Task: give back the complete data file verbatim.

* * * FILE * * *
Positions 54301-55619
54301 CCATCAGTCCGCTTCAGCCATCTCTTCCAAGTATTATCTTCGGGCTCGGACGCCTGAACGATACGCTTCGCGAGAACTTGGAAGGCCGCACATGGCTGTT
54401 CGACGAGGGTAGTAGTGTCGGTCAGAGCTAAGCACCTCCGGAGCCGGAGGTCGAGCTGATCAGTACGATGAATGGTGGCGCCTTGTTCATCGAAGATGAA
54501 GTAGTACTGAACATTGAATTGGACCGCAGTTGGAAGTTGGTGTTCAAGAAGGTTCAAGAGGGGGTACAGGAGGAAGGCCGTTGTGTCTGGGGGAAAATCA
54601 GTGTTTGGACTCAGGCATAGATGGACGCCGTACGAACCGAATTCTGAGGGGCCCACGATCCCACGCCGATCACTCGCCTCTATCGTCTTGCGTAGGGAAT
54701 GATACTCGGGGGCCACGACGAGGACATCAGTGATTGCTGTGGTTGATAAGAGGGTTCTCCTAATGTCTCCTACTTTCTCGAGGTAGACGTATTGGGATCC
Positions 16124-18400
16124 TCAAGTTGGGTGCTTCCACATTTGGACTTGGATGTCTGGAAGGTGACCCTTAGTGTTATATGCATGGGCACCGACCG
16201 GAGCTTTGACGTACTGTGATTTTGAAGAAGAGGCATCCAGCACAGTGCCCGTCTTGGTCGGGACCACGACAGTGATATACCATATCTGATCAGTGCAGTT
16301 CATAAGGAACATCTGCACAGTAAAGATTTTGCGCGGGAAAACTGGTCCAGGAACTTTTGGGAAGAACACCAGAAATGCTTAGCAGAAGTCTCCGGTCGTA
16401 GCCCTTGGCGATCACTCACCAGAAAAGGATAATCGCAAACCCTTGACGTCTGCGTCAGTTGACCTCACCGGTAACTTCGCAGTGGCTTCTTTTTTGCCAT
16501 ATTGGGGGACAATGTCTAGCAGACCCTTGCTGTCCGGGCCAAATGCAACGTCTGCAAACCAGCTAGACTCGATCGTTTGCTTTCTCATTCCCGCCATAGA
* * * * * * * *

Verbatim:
Positions 54301-55619
54301 CCATCAGTCCGCTTCAGCCATCTCTTCCAAGTATTATCTTCGGGCTCGGACGCCTGAACGATACGCTTCGCGAGAACTTGGAAGGCCGCACATGGCTGTT
54401 CGACGAGGGTAGTAGTGTCGGTCAGAGCTAAGCACCTCCGGAGCCGGAGGTCGAGCTGATCAGTACGATGAATGGTGGCGCCTTGTTCATCGAAGATGAA
54501 GTAGTACTGAACATTGAATTGGACCGCAGTTGGAAGTTGGTGTTCAAGAAGGTTCAAGAGGGGGTACAGGAGGAAGGCCGTTGTGTCTGGGGGAAAATCA
54601 GTGTTTGGACTCAGGCATAGATGGACGCCGTACGAACCGAATTCTGAGGGGCCCACGATCCCACGCCGATCACTCGCCTCTATCGTCTTGCGTAGGGAAT
54701 GATACTCGGGGGCCACGACGAGGACATCAGTGATTGCTGTGGTTGATAAGAGGGTTCTCCTAATGTCTCCTACTTTCTCGAGGTAGACGTATTGGGATCC
Positions 16124-18400
16124 TCAAGTTGGGTGCTTCCACATTTGGACTTGGATGTCTGGAAGGTGACCCTTAGTGTTATATGCATGGGCACCGACCG
16201 GAGCTTTGACGTACTGTGATTTTGAAGAAGAGGCATCCAGCACAGTGCCCGTCTTGGTCGGGACCACGACAGTGATATACCATATCTGATCAGTGCAGTT
16301 CATAAGGAACATCTGCACAGTAAAGATTTTGCGCGGGAAAACTGGTCCAGGAACTTTTGGGAAGAACACCAGAAATGCTTAGCAGAAGTCTCCGGTCGTA
16401 GCCCTTGGCGATCACTCACCAGAAAAGGATAATCGCAAACCCTTGACGTCTGCGTCAGTTGACCTCACCGGTAACTTCGCAGTGGCTTCTTTTTTGCCAT
16501 ATTGGGGGACAATGTCTAGCAGACCCTTGCTGTCCGGGCCAAATGCAACGTCTGCAAACCAGCTAGACTCGATCGTTTGCTTTCTCATTCCCGCCATAGA